Ruble with the right to transfer
In the USSR, there was once a transferable CMEA ruble, which was not abandoned in Finland, Mexico and Iraq, and then in India and Pakistan, as soon as it became possible to exchange it for dollars and Deutschmarks.
On the basis of the transferable ruble, a large-scale system of international settlements independent of the dollar was created, which existed until 1990, for almost three decades. In the period 1985-1990, about five percent of all international trade was carried out using the transferable ruble.
The transferable ruble existed only on paper or in the form of a token for the 25th anniversary of the IBEC
However, all attempts to apply the experience of the transferable ruble within the EAEU or at least the Union State have failed. The idea of using a single currency - "altyna", put forward by the President of Kazakhstan Nursultan Nazarbayev, also failed.
But everything failed only because our neighbors and partners still do not believe in the real independence and independence of the Bank of Russia. In the opinion of the near abroad, in some of his decisions and actions, he is becoming more and more like a disguised branch of either the IMF, or the US Federal Reserve, which the authors have repeatedly complained about (“Our most central bank in the world. Whom does he serve? ").
It was the Bank of Russia, which is still only studying the possibility of issuing a digital ruble, that made an official announcement that such work was underway. And right there, the Central Bank hastened to sweep aside inappropriate, in their opinion, parallels with cryptocurrencies. And the main argument in favor of the digital ruble against the notorious bitcoin is the strict control over the emission, of course, by the Central Bank of the Russian Federation.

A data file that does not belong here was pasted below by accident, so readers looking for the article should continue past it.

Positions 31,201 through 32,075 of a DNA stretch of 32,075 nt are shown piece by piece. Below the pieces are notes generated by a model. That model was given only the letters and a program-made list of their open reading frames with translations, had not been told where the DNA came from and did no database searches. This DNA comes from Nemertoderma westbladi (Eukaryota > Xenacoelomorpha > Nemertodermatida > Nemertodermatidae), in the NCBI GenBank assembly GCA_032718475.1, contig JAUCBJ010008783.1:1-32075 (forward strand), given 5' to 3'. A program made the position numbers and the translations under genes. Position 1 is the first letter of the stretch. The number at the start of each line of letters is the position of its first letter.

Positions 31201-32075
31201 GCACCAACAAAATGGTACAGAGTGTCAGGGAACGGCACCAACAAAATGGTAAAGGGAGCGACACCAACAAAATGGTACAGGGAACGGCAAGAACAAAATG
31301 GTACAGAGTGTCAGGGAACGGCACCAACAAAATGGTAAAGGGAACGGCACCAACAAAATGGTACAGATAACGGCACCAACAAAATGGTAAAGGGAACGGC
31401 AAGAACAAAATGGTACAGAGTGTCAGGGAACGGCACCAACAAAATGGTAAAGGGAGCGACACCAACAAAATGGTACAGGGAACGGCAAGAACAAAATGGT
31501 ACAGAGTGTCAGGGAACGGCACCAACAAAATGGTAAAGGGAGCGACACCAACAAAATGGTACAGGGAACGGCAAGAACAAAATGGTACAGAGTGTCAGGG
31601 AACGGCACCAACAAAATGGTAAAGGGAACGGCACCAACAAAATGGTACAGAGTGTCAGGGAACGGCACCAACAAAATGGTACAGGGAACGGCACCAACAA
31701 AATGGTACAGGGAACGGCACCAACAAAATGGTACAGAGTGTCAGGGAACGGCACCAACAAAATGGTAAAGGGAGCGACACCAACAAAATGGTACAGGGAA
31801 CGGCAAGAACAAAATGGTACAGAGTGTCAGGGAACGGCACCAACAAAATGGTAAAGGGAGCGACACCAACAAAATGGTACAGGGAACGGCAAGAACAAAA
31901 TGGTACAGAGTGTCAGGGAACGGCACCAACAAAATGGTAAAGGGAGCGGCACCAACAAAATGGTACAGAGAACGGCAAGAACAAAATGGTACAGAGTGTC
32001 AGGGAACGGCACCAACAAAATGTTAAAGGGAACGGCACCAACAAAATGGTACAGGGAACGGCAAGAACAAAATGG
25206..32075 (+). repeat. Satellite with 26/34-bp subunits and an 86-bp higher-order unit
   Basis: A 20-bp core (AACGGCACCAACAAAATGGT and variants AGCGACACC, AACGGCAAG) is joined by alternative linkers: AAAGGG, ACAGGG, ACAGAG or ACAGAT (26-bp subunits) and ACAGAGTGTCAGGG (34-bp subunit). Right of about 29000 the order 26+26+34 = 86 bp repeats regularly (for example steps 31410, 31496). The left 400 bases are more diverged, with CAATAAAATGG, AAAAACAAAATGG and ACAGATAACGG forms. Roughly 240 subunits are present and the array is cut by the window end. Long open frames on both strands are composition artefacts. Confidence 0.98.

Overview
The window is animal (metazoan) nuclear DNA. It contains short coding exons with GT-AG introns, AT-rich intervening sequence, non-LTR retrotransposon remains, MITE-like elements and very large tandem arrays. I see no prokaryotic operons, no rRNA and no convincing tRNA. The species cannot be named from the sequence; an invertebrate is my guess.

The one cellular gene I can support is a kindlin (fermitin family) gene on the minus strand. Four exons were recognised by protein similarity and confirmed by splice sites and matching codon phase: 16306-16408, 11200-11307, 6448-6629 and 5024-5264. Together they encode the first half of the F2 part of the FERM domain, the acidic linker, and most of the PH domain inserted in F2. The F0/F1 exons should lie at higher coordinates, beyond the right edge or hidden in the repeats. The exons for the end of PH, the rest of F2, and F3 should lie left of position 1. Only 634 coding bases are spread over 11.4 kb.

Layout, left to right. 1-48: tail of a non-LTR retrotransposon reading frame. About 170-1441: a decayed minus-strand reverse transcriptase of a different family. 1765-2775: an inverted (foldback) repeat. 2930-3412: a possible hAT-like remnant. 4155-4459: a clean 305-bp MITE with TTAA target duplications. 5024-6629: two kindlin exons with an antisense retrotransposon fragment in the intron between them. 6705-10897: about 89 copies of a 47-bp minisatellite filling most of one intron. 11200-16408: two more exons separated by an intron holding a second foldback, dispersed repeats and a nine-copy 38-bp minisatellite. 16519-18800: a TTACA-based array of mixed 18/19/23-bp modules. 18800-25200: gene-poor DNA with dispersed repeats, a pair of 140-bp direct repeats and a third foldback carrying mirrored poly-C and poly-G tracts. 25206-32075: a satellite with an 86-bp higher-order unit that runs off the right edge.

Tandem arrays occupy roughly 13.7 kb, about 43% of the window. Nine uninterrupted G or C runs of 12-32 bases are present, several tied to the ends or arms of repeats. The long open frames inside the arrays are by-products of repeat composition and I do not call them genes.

I would very much like to believe, how to believe, and that the issue of digital rubles will not increase the amount of money in circulation, which means it will not backfire on us with inflation. Although the authors, together with other experts, never tire of repeating that Russia is still experiencing an acute liquidity shortage.
At the same time, even the strongest threat of inflation within the country can be easily eliminated at least by tightening currency and export controls. But this cannot be in Russia, because, like a classic, it can never be. The Central Bank has long taken a course towards liberalizing control. Moreover, this was done clearly under the influence of the lobbying of the exporting oligarchs, which means that any changes simply require a different political will. More precisely, a radically different economic and monetary policy aimed at making the poor richer and the rich not poorer because of this.
Ruble outside brackets
It only seems that the economic pressure on Russia began not so long ago, somewhere after Crimea or after Georgia. Only then let it be explained, who repainted Ukraine in "orange" and made the same "Ossetian porridge"? Is it really Russia, just saving compatriots from robberies and murders? ..
However, this is not about this, but about whether it is possible with the help of the new ruble instrument in digital form to provide additional protection for national finances. After all, the invasion of the world currency to us was possible only with the collapse of the USSR, and the euro settled in Russia at all only due to the fact that we are ready to sell our raw materials to Europe for many years to come.
The dollar became a supranational currency because it helped to stop the risks of world exchange. The ruble got attached to it as best it could, although it had every right to rely on the resource potential of the state. But they did not allow it, giving the go-ahead to the policy of periodic devaluations of the national currency.
This saves the federal budget, reduces the debt burden on the country, but at the same time leads to the impoverishment of the majority of the people. At least due to the fact that even with minimal inflation, imported goods, which are the majority on our shelves, by definition cannot but rise in price.
However, rogue countries such as Russia, or, for example, Venezuela, North Korea and Iran, stubbornly resist large-scale dollarization of their economies - with varying degrees of success, of course. Therefore, they tried to impose another tool that has no clan and tribe - cryptocurrencies with bitcoin in the lead.